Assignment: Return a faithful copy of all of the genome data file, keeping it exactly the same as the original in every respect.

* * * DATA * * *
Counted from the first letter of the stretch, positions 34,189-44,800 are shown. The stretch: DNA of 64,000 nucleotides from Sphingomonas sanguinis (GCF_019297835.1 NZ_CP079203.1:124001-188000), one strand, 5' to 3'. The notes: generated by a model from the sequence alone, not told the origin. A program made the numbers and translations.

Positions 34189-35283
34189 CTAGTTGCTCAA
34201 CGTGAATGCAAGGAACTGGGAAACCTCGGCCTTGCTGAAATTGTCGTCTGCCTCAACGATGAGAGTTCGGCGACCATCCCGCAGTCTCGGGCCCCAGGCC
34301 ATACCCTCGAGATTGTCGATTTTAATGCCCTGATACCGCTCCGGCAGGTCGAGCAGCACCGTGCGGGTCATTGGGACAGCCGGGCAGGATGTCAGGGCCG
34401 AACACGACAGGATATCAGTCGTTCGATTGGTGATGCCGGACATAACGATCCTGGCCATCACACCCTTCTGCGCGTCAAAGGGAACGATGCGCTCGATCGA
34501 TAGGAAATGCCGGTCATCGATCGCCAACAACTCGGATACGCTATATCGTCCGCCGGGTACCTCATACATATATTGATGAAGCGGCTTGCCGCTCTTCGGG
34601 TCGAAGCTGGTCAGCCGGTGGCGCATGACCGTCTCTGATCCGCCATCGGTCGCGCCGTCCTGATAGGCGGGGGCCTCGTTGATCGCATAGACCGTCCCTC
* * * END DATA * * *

Counted from the first letter of the stretch, positions 34,189-44,800 are shown. The stretch: DNA of 64,000 nucleotides from Sphingomonas sanguinis (GCF_019297835.1 NZ_CP079203.1:124001-188000), one strand, 5' to 3'. The notes: generated by a model from the sequence alone, not told the origin. A program made the numbers and translations.

Positions 34189-35283
34189 CTAGTTGCTCAA
34201 CGTGAATGCAAGGAACTGGGAAACCTCGGCCTTGCTGAAATTGTCGTCTGCCTCAACGATGAGAGTTCGGCGACCATCCCGCAGTCTCGGGCCCCAGGCC
34301 ATACCCTCGAGATTGTCGATTTTAATGCCCTGATACCGCTCCGGCAGGTCGAGCAGCACCGTGCGGGTCATTGGGACAGCCGGGCAGGATGTCAGGGCCG
34401 AACACGACAGGATATCAGTCGTTCGATTGGTGATGCCGGACATAACGATCCTGGCCATCACACCCTTCTGCGCGTCAAAGGGAACGATGCGCTCGATCGA
34501 TAGGAAATGCCGGTCATCGATCGCCAACAACTCGGATACGCTATATCGTCCGCCGGGTACCTCATACATATATTGATGAAGCGGCTTGCCGCTCTTCGGG
34601 TCGAAGCTGGTCAGCCGGTGGCGCATGACCGTCTCTGATCCGCCATCGGTCGCGCCGTCCTGATAGGCGGGGGCCTCGTTGATCGCATAGACCGTCCCTC